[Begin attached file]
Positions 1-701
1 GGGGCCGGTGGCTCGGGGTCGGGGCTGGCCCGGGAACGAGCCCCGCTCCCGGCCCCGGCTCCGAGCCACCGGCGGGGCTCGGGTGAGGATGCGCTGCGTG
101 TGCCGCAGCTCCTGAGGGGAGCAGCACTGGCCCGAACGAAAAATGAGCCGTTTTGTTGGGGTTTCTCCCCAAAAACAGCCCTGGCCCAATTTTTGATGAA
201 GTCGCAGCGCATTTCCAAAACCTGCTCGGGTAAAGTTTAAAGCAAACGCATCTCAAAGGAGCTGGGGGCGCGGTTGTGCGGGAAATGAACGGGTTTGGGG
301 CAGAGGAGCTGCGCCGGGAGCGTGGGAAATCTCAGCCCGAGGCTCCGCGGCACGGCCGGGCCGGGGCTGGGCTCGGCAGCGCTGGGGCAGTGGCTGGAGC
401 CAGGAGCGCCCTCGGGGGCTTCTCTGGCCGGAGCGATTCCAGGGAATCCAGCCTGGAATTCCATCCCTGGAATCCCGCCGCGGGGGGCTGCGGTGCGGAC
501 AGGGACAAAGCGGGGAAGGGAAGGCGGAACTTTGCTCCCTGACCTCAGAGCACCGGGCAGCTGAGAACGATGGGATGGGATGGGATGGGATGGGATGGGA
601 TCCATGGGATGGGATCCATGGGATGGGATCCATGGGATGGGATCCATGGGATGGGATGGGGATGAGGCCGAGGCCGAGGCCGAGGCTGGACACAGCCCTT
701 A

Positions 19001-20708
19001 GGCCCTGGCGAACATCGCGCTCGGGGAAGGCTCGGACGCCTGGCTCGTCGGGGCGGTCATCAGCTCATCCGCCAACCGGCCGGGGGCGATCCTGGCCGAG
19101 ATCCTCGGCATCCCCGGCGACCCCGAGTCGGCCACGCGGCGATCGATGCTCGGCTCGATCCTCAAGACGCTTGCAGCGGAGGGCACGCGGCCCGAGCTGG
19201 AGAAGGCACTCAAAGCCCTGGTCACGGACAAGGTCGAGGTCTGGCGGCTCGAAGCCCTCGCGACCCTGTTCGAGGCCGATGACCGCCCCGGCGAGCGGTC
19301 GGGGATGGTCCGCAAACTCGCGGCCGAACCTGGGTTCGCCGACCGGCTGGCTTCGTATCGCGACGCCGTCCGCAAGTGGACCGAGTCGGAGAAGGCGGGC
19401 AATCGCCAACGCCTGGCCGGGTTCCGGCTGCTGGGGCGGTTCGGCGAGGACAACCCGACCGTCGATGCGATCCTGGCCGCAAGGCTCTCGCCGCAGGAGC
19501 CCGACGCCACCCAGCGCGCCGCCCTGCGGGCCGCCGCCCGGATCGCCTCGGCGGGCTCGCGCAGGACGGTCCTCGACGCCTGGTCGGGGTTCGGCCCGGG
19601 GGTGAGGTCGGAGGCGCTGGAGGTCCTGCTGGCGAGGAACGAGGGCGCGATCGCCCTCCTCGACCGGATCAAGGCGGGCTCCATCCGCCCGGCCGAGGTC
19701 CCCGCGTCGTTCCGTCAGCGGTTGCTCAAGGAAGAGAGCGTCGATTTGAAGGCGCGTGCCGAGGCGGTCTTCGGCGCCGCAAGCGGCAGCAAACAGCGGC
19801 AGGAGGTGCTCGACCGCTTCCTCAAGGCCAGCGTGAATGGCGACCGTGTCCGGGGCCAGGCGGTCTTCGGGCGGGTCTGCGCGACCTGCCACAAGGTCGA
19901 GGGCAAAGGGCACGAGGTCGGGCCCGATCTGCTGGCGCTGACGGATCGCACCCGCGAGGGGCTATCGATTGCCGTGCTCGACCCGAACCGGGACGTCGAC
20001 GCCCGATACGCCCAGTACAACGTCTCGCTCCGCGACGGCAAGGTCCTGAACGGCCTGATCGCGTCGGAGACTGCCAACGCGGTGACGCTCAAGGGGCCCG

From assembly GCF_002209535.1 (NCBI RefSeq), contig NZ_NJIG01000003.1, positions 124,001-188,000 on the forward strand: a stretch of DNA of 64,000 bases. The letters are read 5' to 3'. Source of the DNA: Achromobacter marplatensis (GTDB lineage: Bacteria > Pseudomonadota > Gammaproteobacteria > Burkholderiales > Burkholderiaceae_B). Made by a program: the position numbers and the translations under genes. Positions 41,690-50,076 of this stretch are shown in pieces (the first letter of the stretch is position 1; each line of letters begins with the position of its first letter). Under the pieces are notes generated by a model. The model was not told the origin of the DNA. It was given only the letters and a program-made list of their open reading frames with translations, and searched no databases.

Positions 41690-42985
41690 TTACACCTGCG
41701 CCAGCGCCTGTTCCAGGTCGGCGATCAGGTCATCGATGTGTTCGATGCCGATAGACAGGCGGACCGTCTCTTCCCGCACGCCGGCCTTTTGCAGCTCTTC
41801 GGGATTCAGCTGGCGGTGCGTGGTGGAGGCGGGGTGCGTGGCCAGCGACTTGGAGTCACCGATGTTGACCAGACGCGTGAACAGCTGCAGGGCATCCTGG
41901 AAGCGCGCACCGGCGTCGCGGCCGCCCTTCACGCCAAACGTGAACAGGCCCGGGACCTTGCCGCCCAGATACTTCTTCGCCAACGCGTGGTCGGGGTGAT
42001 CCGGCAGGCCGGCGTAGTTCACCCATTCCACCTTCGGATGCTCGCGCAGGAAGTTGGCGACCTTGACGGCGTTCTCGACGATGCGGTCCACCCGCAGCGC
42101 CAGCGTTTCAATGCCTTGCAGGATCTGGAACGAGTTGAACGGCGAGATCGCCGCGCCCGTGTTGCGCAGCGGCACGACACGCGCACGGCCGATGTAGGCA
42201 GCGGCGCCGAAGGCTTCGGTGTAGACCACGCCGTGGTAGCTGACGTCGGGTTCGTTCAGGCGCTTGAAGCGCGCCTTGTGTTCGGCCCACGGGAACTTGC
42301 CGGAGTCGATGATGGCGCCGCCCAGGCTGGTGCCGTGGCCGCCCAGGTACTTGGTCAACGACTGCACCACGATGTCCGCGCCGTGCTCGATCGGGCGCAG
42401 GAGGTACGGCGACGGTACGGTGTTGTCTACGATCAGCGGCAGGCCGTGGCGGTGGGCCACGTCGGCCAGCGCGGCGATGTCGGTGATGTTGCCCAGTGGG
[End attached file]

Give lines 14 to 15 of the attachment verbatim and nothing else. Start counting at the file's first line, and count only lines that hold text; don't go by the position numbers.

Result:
19301 GGGGATGGTCCGCAAACTCGCGGCCGAACCTGGGTTCGCCGACCGGCTGGCTTCGTATCGCGACGCCGTCCGCAAGTGGACCGAGTCGGAGAAGGCGGGC
19401 AATCGCCAACGCCTGGCCGGGTTCCGGCTGCTGGGGCGGTTCGGCGAGGACAACCCGACCGTCGATGCGATCCTGGCCGCAAGGCTCTCGCCGCAGGAGC